Saturday, 26 November 2016


Continuing the mining theme, just along the road from Pendeen are the neighbouring villages of Botallack and Kenidjack.  The mining landscape between the villages and the coast path is come of the best in Cornwall, and includes the remains the engine house Wheal Edward, part of the Wheal Owles Mine Sett.  In 1893 Wheal Owles was the scene of a tragic accident, when water came rushing in from a flooded neighbouring mine, a common hazard in the Cornish mines, which often extended far out under the sea.  20 men were drowned in the accident, almost half the men who were down the mine at the time.  The Botallack Count House Workshop, owned by the National Trust but free to enter, has information on mining in the area and on Poldark, as well as a cafe, all housed in a building which performed an essential role as the place where the miners went to collect their pay.  The nearby Crowns Engine Houses in Botallack occupy a dramatic position towards the lower end of the cliff, and featured in the latest Poldark series.  Kenidjack Headland is home to an Iron Age cliff castle, and there are Bronze Age cairns in the area.  The views of Cape Cornwall from here and, on a clear day the Scilly Islands, are spectacular.  If all this is not enough to tempt walkers out onto the headland, birding enthusiasts will have the added pleasure of keeping an eye out for peregrine falcons and Cornish choughs, identifiable by their red bills.

Map of the area.

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Crowns Engine Houses. Photo by Nilfanion, via Wikimedia Commons

Thursday, 17 November 2016


The village of Pendeen is strung out along the B3306, with Carn Eanes, known locally as “The Carn”, towering over it.  The moorlands above the village are dotted with prehistoric sites and relics of the local mining industry.  The village is separated from the coastal path by fields with assorted farm animals.  Over in the distance the handsome whitewash lighthouse known as Pendeen Watch, built in 1891, still lights up as soon as dusk descends, warning passing ships off this treacherous stretch of coast.  The coastal path heading east from the lighthouse leads to the delightfully secluded Portheras Cove.  Pendeen was otherwise known as Boskaswal Wartha, and the present-day village is divided into Higher Boscaswell and Lower Boscaswell.  Anyone wanting to get a sense of the landscape around here should read ‘A Perfectly Good Man’ by Patrick Gale.  My mother and stepfather live in the village, and reading this book the description of the main character’s house and surroundings felt eerily familiar.

                                                         View towards Pendeen Watch

Between Pendeen and the neighbouring village of Trewellard is the entrance to Geevor Tin Mine, which offers tours of the old mine workings.  The mine was operational for a good part of the 20th century, and owes its existence to a group of St Just miners who had emigrated to South Africa but were forced to return due to the outbreak of the Second Boer War.  Being claustrophobic, I have not been on the mine tour, in spite of its proximity to my relatives’ house.  However, I can vouch for the novel experience of walking through this evocative industrial landscape.  It is a steep and uneven walk down to the coastal path below, but well worth it for the chance to perch on the cliff top and gaze down at the sea crashing against the rocks.  Near Geevor Mine is the Levant Mine and BeamEngine, owned by the National Trust.  Poldark fans may recognise it, as it doubled up as Tressiders Rolling Mill in the TV series.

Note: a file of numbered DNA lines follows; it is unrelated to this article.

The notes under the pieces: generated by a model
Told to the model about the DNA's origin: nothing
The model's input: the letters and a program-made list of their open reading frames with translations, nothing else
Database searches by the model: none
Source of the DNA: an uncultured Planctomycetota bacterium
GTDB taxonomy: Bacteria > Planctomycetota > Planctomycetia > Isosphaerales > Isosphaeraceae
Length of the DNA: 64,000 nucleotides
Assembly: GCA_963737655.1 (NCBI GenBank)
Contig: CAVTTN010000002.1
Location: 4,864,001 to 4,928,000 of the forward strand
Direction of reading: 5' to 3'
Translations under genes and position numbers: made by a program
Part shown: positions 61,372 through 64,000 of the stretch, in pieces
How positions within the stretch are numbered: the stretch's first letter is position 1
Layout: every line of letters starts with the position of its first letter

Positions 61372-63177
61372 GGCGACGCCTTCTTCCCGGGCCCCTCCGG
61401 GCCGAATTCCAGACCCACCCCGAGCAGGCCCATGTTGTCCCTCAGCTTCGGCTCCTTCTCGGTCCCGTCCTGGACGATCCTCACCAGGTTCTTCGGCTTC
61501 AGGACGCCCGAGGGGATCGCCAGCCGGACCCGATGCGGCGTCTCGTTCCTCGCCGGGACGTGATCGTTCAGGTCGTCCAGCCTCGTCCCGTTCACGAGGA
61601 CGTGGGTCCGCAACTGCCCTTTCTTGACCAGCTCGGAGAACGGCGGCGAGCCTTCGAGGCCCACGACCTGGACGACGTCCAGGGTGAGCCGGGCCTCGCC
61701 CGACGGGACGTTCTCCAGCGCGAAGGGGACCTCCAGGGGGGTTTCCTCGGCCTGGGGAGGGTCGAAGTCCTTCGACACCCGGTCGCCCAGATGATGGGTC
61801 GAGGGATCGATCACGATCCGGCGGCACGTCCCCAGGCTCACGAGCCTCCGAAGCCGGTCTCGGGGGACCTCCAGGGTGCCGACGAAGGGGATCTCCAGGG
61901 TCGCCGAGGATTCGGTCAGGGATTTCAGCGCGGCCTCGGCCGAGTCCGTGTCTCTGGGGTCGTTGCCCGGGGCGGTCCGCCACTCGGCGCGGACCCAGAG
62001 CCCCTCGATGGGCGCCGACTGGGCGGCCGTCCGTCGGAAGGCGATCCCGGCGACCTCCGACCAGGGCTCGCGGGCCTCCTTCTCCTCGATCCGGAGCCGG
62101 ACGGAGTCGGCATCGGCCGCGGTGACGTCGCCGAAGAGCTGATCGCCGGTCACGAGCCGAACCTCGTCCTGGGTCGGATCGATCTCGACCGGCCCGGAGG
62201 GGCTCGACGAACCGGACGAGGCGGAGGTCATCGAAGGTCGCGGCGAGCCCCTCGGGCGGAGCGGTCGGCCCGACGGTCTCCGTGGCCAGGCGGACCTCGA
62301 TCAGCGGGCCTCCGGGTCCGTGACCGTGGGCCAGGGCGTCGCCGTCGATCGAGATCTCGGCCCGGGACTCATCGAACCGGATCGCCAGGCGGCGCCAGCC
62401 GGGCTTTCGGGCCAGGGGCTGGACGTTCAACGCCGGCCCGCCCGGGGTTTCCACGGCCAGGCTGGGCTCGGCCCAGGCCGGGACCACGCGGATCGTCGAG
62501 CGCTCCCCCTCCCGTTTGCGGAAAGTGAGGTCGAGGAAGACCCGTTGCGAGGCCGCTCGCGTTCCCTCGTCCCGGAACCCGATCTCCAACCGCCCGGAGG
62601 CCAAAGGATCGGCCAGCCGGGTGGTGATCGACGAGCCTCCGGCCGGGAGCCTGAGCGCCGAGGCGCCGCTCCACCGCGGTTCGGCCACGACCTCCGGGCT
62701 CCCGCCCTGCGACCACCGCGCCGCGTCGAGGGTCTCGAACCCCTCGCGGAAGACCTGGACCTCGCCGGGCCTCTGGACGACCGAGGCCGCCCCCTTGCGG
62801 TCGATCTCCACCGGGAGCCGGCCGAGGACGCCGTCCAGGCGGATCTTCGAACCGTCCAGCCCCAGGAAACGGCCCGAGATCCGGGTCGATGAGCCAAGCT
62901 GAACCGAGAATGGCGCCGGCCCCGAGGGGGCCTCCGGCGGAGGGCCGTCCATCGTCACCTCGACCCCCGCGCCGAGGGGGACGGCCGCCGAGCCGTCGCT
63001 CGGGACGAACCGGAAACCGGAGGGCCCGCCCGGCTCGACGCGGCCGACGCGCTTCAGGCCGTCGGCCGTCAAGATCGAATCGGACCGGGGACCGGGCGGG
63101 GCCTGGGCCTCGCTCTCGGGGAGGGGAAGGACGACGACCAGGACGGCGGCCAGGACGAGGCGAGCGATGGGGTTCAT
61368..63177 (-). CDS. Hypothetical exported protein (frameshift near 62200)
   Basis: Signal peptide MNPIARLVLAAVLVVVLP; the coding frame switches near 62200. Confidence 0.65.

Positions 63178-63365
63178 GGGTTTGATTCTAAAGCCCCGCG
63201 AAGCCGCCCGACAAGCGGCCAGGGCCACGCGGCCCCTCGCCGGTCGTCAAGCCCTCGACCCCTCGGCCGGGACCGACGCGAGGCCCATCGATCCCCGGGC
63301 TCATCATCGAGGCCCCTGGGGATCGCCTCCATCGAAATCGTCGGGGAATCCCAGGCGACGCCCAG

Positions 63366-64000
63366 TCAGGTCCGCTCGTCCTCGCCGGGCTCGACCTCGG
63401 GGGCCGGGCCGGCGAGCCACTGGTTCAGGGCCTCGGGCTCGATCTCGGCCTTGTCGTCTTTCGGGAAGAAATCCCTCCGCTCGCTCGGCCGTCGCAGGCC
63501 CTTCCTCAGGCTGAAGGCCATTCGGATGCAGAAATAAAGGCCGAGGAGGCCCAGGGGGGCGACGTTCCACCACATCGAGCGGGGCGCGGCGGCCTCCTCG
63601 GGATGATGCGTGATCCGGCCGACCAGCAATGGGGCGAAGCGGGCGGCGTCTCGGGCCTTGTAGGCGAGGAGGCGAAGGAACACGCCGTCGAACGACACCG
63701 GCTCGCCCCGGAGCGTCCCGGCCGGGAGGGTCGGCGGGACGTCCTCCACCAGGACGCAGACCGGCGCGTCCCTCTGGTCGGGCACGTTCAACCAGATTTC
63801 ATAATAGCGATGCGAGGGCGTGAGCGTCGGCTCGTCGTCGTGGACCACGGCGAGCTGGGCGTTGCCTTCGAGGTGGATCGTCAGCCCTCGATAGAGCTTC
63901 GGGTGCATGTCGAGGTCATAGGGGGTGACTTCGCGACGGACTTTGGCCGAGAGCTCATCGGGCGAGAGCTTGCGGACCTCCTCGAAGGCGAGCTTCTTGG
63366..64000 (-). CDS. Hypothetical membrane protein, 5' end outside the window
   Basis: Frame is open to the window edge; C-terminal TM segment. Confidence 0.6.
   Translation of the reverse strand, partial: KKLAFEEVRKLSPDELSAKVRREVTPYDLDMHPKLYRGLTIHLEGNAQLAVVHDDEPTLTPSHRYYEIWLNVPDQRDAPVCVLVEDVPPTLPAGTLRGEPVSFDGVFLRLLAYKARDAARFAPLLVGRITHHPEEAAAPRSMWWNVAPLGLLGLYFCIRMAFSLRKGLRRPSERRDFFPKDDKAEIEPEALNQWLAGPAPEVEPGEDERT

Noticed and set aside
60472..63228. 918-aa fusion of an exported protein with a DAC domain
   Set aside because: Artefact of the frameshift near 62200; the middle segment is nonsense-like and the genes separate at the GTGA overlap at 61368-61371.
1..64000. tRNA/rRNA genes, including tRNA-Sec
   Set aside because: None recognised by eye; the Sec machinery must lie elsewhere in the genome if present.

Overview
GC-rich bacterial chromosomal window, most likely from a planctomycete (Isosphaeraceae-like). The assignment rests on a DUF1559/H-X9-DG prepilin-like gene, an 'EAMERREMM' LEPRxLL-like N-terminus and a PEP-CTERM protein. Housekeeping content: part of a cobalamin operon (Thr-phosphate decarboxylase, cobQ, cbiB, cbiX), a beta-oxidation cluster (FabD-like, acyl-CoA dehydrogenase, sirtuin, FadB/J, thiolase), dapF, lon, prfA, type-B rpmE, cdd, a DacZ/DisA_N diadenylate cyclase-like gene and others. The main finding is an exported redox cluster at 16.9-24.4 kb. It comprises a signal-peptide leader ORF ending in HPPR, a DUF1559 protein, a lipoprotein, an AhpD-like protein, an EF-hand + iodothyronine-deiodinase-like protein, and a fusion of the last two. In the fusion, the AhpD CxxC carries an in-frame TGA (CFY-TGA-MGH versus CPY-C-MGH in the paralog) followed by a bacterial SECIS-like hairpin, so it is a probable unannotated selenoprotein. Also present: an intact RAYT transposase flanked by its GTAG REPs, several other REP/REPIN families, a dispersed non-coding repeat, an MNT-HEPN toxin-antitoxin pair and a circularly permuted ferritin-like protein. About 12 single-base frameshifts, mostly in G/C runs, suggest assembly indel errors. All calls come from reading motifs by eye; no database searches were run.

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Relics of the mining industry at Geevor

Pendeen Lighthouse, by Barbara Ashley

Map of the area.

Friday, 11 November 2016


This prominent headland on the stretch of coast between St Ives and Lands End got its name from the fact that its shape is reminiscent of the gurnard fish.  There has always been a lone pub on the headland as long as I can remember.  Back in the day it was a normal, unassuming St Austell Ales inn, but now, as a sign of the times, it has been turned into a smart hotel and gastropub, no doubt a welcome stop along this wild coast for those walking the South West Coast Path. 

There is an iron age hill fort called Trereen Dinas (‘fort at the farm on the point’) on the headland, the remnants of which can still just about be made out in the form of a ditch and a bank with some drystone walling.  In the early 1800s there was a copper mine named Wheal Treen in operation on Gurnard’s Head, but it fell into disuse in 1877.  Now there is just the hotel and the nearby village of Treen.  The nearest beach to the headland is Treen Cove, a short distance to the east of the headland.  Probably not one for families, as there are no facilities and no lifeguard cover, just the wild beauty of the Atlantic breakers crashing on to the shore.

Map of the area. 

Gurnard's Head, by Barbara Ashley